Centre V/S State In India Part 2: Farm Bills

Centre V/S State In India Part 2: Farm Bills

Recent Farm Bills passed by the Government have opened arena for a Centre vs State tussle, as the state of Punjab has come up with its own Bills to nullify the ones passed in the Parliament.

Crux of the Matter

Punjab Farm Bills
3 Farm bills were recently passed in Punjab, governed by the Congress party. These Bills would nullify the Farm Laws recently passed by the Central Government to some extent.

Interestingly, the Shiromani Akali Dal (SAD) rejected the Bill. SAD was an ally of the BJP before separating over disagreements in the Farm Laws.

Centre Laws
Central Government recently passed Farm Laws which:

  • Allow farmers to sell outside the state-regulated Agricultural Produce Market Committee (APMC).
  • Allow stockpiling of several crops.
  • No provision of Minimum Support Price (MSP) for farmers selling outside APMC mandis to private traders.

For more comprehensive coverage of the Farm Laws read: New Farm Bills In India: Features And Impact

So What Did Punjab Do?
Punjab has passed Bills to nullify the Central laws in the state with following provisions:

  • 3 years imprisonment for traders for “compelling” farmers to sell below the MSP.
  • Private traders would now come under APMC regulations and would have to pay market fees.
  • Punjab Govt may impose limits on stockpiling and decide what comes in the “essential” category.

The Bills require the approval of the Governor. Subhash Kashyap, former Secretary General of Lok Sabha, has claimed that the Governor has the following options with the Bills:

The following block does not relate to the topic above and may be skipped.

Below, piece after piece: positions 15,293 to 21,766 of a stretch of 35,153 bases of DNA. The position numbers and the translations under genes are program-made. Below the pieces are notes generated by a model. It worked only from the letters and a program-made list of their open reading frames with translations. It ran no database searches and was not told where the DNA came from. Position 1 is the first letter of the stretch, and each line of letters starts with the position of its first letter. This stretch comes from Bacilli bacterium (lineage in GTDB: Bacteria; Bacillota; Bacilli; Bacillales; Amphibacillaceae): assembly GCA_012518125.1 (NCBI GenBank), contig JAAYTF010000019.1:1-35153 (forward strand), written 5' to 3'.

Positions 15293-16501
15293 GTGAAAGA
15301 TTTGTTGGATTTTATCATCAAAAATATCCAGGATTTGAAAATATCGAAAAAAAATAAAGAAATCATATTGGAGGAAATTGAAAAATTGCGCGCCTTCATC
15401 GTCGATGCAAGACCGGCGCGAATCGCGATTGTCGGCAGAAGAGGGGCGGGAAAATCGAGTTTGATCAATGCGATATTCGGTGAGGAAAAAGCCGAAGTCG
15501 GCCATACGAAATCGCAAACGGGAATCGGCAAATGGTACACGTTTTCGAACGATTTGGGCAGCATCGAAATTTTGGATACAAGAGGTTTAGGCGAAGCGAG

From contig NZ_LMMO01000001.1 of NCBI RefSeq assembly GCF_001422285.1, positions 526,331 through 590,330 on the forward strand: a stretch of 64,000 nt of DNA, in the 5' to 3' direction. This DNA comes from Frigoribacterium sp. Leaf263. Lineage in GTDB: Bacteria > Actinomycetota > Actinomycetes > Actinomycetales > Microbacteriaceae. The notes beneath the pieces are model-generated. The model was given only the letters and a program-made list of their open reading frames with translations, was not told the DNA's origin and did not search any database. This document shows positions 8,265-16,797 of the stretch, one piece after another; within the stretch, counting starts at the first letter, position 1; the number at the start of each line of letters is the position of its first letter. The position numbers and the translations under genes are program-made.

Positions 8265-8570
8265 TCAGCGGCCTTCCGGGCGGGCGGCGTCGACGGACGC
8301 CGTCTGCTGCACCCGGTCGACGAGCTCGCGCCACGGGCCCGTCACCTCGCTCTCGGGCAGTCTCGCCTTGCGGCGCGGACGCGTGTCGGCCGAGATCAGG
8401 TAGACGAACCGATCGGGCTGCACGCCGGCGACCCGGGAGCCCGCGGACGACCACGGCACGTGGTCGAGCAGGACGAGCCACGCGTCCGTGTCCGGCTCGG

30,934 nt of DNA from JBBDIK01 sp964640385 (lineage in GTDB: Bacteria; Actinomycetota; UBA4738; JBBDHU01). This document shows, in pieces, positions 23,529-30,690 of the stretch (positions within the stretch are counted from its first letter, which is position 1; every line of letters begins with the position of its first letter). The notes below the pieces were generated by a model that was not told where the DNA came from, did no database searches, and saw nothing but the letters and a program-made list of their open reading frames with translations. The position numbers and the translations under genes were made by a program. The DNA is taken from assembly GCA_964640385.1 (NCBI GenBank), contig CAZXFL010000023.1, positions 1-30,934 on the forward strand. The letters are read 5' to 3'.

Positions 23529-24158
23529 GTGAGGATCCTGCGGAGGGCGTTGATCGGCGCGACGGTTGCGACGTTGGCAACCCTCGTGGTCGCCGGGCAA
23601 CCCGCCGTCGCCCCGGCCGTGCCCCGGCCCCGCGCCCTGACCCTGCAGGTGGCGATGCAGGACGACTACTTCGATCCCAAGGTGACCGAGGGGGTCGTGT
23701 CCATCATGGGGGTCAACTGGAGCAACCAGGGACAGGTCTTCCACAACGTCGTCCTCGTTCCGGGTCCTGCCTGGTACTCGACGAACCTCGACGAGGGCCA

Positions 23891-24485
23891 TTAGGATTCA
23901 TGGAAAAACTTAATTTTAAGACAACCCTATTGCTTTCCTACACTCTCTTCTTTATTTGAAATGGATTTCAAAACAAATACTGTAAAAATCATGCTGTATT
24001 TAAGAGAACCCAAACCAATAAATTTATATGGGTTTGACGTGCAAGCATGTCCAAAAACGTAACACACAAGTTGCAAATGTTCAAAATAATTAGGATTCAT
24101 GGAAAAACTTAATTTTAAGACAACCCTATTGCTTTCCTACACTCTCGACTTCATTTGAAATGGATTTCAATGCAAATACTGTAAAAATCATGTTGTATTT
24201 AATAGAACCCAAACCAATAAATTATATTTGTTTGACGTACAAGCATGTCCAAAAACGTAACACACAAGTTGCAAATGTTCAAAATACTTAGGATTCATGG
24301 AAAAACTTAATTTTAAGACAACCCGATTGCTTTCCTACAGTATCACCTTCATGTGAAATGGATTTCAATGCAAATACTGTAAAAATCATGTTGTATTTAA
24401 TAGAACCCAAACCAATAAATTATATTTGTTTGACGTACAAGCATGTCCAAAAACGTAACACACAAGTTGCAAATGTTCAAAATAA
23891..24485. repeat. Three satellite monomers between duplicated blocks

• Give or withhold assent.
  • Send bill for consideration to the President of India, who may approve or reject, or even withhold the Bills “indefinitely”.

Kashyap claimed that approval from the Governor is “unlikely”. Moreover, the Bills have been criticized as the Minimum Support Price ‘legal protection’ is applicable only for Wheat and Paddy crops.

We understand these bills require assent from the President to take shape of laws, and we are not very sure about that. We may have to approach the Supreme Court to implement the bills passed by the state assembly.

Bharat Bhushan Ashu, Food And Civil Supplies Minister, Punjab
  • P. Ayyakannu is a lawyer and farmer born in Tamil Nadu. He is famously known widely throughout India for his protest against the central government at New Delhi, demanding the agricultural loan in cooperative banks to be abandoned. 
  • The breadbasket of a country is a region which, because of the richness of the soil and/or advantageous climate, produces large quantities of wheat or other grain. The Punjab and Haryana regions are considered the breadbaskets of India.
  • CBI is exempted from the provisions of the Right to Information Act. This exemption was granted by the government in 2011 on the basis of national security. It was criticized by the Central Information Commission and RTI activists, who said the blanket exemption violated the letter and intent of the RTI Act.